It is now an opportune time to start piecing events together for the purpose of recording history that the Libyans have written, and the sacrifices that have been paid by the death of over 30,000 people. Unlike Egypt and Tunisia, in Libya there had been an external involvement of a new sort that only provided an aerial support to cripple Gaddafi’s military capabilities. That requires due recognition in writing the history of the Libyan revolution. History provides the groundwork that enables the present and future generation to march forward through a rightful path by avoiding the wrongful turns of the past. Accordingly, those recordings must establish a balanced account about the proper owner of the victory and the invaluable contributions made by the outside forces.

By Belachew Mekuria Fikre, Addis Ababa University Centre for Human Rights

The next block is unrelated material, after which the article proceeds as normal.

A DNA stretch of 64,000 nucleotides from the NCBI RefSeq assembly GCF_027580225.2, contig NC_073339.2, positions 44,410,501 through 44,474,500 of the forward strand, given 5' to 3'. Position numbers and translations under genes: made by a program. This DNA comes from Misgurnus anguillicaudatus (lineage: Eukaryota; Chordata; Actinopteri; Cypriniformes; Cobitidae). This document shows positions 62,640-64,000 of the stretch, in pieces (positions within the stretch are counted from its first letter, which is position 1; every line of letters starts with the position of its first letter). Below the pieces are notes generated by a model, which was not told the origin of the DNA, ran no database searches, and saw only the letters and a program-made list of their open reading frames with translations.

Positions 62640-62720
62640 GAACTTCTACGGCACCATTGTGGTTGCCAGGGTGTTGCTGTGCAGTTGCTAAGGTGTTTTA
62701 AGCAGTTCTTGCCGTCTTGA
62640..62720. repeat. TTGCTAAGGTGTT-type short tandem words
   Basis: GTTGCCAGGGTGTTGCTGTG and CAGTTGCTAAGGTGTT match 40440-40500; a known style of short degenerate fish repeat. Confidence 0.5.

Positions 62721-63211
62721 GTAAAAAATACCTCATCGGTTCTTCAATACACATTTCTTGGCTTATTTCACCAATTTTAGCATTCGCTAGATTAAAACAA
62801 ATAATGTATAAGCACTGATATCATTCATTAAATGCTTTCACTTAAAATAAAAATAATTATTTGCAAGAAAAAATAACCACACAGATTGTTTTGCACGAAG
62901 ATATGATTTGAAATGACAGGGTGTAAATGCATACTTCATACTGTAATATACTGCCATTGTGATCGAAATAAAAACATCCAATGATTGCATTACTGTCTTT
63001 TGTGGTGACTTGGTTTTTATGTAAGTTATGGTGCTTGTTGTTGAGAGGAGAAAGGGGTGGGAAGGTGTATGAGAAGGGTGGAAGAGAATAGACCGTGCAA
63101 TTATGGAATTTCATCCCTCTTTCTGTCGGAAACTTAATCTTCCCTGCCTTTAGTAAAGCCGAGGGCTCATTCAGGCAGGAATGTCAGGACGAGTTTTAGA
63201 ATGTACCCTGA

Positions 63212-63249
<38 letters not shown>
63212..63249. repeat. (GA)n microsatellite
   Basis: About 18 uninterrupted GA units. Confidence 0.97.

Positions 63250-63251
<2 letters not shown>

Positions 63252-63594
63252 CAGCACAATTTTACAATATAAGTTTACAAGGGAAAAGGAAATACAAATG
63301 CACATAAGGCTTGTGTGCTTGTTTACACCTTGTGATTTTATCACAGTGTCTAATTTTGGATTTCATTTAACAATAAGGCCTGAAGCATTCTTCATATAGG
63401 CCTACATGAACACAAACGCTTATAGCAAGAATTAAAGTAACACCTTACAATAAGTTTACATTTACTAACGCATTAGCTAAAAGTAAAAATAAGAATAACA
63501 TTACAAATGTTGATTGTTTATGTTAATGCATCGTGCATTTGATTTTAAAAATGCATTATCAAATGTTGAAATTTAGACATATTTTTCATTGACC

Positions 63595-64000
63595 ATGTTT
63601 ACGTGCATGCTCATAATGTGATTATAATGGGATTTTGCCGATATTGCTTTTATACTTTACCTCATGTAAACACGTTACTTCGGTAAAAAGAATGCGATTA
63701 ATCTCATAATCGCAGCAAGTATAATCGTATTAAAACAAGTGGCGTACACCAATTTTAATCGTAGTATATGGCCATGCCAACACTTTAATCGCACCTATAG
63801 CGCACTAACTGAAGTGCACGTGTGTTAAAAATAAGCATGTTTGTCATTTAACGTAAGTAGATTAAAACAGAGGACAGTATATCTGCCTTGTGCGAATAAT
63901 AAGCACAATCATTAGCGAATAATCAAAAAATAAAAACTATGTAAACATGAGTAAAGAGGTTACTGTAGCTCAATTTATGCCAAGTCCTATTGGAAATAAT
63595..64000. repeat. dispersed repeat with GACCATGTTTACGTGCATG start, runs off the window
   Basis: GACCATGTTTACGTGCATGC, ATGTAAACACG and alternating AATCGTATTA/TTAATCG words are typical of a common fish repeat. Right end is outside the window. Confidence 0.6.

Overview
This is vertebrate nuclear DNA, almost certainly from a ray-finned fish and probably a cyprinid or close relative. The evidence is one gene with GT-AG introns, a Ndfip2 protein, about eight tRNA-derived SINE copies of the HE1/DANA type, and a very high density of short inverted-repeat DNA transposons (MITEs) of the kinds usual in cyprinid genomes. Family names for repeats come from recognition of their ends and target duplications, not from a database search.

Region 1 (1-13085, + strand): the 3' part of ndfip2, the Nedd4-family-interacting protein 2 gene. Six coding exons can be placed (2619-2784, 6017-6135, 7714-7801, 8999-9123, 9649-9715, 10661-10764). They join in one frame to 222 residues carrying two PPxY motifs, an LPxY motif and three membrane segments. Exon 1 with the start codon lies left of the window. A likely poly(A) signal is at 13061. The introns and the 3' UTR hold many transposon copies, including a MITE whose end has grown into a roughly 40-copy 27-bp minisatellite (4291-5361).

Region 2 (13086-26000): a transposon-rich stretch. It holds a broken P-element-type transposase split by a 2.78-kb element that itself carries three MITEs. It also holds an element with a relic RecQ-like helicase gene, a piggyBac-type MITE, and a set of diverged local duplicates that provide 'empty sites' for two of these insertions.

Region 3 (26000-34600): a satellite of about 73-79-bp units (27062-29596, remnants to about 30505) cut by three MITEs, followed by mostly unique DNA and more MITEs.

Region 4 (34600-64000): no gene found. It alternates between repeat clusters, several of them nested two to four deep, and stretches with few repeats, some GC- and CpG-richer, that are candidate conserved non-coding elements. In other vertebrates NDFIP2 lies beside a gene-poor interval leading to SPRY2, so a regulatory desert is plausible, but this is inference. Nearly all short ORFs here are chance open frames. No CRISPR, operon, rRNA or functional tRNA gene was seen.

The tasks ahead, apart from sealing the protracted success stories by apprehending Gaddafi who symbolises tyranny in Libya and the region, relates to state building, disarmament and inter-communal reconciliatory dialogues. The last days of Gaddafi’s rule amassed the nation with weapons so that supporters could hunt down the ‘rats’ and the ‘infidels’, who are, for the majority of the Libyan public, the liberators. The dictator also had made last minute attempts to instil hatred, animosity and tribal differences among the community.

On the other hand, the liberation force is staffed with voluntary youth soldiers without any prior experience and training on combat. Accordingly, it is all the more challenging to disarm and demobilise this group of fighters by the NTC.